about, and what it means for the Third World. Its crucial concern is the range of pharmaceutical
patent policy options that remain open to Third World nations.

The primary concerns of a rational drug policy for Third World
nations should be dissemina
ing useful drugs as widely and cheaply as possible and encouraging research and development of
products to address local illnesses. Within the realm of patent policy, the best means to achieve
the goal of providing drugs widely
and cheaply is to promote generic production. The author b
lieves that "compulsory licensing is the most feasible means to promote generics. Compulsory
licensing is a decentralized, anti
bureaucratic means to ensure the rapid development of generics
once t
he system is legislated into place or otherwise adopted."

The development of the domestic industry as an outgrowth of a compulsory licensing system
may aid in the creation of an indigenous research capacity and in promoting research on local
illnesses. Hi
storical experience shows, however, that developing a domestic industry will not a
complish these goals by itself. To achieve these ends, Third World nations should look to the e
ample of the biomedical infrastructure in the U.S., which is crucially depend
ent on government
funding. Collective action problems and other factors affecting corporate incentive, structure,
and organization preclude private industry by itself from accomplishing what government fun
ing can (e.g. development of an indigenous capacit
y in basic and early
phase applied research
which creates break
through advances and spins off into commercial applications.) With very
few exceptions, however, Third World nations do not have available funds easily diverted into
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biomedical research progra
ms in national universities or laboratories. There are, however, at
least two attractive options to generate these monies: (i) a percentage of royalty payments to p
tent licensors could go to a national biomedical fund; and (ii) a national tax could be pla
ced on
all drug sales, or on all non
essential drug sales, with the resulting revenue also directed to the
national biomedical fund.

The key to implementing reforms of this sort is conceptualizing and promoting them as legi
imate and valid policy choices.
Once they have crossed the threshold of legitimacy in practical,
political, economic, legal, and metaphoric terms, they can be considered on their merits.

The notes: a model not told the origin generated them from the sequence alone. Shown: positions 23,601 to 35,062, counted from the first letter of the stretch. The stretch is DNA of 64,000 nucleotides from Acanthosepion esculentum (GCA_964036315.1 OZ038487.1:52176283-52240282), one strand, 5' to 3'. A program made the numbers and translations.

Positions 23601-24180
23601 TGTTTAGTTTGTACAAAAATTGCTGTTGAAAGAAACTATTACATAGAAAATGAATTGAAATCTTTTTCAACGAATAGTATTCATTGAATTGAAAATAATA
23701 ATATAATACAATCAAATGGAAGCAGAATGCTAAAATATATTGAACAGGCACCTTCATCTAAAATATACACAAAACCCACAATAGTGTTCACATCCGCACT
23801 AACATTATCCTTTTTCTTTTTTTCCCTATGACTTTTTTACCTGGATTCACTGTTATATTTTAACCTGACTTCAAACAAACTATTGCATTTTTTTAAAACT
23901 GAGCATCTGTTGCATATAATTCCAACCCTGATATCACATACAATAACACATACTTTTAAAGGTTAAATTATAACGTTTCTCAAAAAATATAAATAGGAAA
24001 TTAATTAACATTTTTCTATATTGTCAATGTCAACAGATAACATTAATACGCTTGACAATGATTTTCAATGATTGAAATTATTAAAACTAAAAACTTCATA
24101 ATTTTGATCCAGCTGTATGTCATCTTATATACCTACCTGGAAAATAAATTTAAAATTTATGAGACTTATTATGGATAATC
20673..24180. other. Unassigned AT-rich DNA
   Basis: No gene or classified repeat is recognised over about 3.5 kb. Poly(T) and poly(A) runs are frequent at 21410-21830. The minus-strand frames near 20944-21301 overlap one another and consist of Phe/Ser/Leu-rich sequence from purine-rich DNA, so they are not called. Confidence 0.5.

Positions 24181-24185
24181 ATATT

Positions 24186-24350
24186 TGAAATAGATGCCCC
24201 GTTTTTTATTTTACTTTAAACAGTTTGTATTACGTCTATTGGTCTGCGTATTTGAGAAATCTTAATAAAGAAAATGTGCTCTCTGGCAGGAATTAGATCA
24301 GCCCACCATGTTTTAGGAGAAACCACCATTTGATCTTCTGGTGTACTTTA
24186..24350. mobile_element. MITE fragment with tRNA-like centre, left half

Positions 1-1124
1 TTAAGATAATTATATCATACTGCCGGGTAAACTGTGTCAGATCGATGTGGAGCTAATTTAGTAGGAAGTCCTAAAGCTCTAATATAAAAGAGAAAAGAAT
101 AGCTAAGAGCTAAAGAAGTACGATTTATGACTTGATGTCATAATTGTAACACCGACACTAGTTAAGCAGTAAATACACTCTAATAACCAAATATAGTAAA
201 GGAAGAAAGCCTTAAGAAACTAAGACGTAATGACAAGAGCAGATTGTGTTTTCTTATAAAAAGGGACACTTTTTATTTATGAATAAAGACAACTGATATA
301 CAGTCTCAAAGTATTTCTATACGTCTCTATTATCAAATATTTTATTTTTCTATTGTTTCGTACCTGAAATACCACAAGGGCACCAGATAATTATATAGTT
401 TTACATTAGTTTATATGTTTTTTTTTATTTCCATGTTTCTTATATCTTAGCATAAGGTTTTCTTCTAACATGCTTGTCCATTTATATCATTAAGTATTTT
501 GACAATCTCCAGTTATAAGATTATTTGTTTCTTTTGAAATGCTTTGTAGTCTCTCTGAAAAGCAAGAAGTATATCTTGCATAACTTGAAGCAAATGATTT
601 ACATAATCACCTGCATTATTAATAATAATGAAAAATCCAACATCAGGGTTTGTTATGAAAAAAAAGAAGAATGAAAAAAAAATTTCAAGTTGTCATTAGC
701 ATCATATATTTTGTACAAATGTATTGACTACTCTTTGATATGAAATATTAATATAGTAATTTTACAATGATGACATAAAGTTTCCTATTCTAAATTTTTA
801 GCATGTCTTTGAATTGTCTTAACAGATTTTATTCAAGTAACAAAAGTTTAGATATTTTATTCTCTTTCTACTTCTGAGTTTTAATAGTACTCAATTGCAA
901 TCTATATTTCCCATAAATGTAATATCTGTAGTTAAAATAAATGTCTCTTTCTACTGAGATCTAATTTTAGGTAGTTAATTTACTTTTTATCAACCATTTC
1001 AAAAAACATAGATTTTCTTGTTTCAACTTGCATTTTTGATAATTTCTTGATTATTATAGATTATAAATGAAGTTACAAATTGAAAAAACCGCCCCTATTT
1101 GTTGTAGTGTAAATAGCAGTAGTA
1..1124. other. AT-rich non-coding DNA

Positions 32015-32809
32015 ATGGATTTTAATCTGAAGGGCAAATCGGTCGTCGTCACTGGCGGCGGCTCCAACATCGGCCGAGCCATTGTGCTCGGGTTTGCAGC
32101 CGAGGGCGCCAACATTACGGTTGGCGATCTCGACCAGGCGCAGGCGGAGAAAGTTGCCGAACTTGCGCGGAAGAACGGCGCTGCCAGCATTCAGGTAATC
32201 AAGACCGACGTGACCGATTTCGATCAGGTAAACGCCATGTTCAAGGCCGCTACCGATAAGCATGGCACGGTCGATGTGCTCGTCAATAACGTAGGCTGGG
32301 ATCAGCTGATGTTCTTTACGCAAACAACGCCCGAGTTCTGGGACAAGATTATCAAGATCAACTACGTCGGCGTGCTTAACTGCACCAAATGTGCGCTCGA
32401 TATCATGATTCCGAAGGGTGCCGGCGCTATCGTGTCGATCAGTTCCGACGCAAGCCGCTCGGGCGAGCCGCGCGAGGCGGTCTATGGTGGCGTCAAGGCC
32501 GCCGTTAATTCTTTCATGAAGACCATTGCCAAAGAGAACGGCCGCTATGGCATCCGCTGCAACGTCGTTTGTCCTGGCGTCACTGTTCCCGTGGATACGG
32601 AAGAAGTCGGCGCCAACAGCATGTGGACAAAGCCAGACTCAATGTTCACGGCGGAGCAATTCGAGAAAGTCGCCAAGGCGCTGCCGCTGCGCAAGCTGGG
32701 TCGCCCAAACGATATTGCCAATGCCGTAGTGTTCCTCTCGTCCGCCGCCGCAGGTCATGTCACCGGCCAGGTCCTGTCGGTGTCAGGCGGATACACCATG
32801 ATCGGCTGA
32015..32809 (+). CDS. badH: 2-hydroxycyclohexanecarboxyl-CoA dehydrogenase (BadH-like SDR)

Judy Rein,
International Governance through Trade Agreements: Patent Protection for Essential
, 21 NW
. J. Int'l L. & Bus. 379 (2001).

This article examines the current conflicts surrounding the implementation of patent prote
tion for pharmaceuticals. Medical research has yielded significant improvements in treating di
eases that only recently

were incurable. This is most stunning in the area of AIDS treatments.
Simultaneously, an explosion in the infection rate in poor countries has made AIDS a largely d
veloping world disease. As a result, the high

drugs is largely unavailab
le about
90% of the infected population.

The devastation of the AIDS pandemic and the management of a public health solution pr
sent a challenge to global governance. A critical source of conflict arose from the tension b
tween forces favoring preservation

of commercial interest in patent rights and the compelling
need for poorer countries to get access to safe medicines at an affordable price. A combination of
the market, state regulation of patent monopolies, and intergovernmental trade regimes manages
stributional outcomes. However, this governance structure poorly responds to this particular
instance of market failure.

The signing of the NAFTA Agreement and the TRIPS Agreement represented a significant
departure from traditional multilateral trade dip
lomacy. From its creation in 1947, the General
Agreement on Tariffs and Trade (GATT) operated through a process of negotiating tariff redu
tions on goods. In the 1990s, this gradual reduction of tariff barriers to the free flow of commod
ties was supplemen
ted with the establishment of enforceable global standards governing intelle
tual property.

The inclusion of intellectual property rights as a critical aspect of trade negotiations flowed
logically from the explosive growth of value generated by intellect
ual property in industries such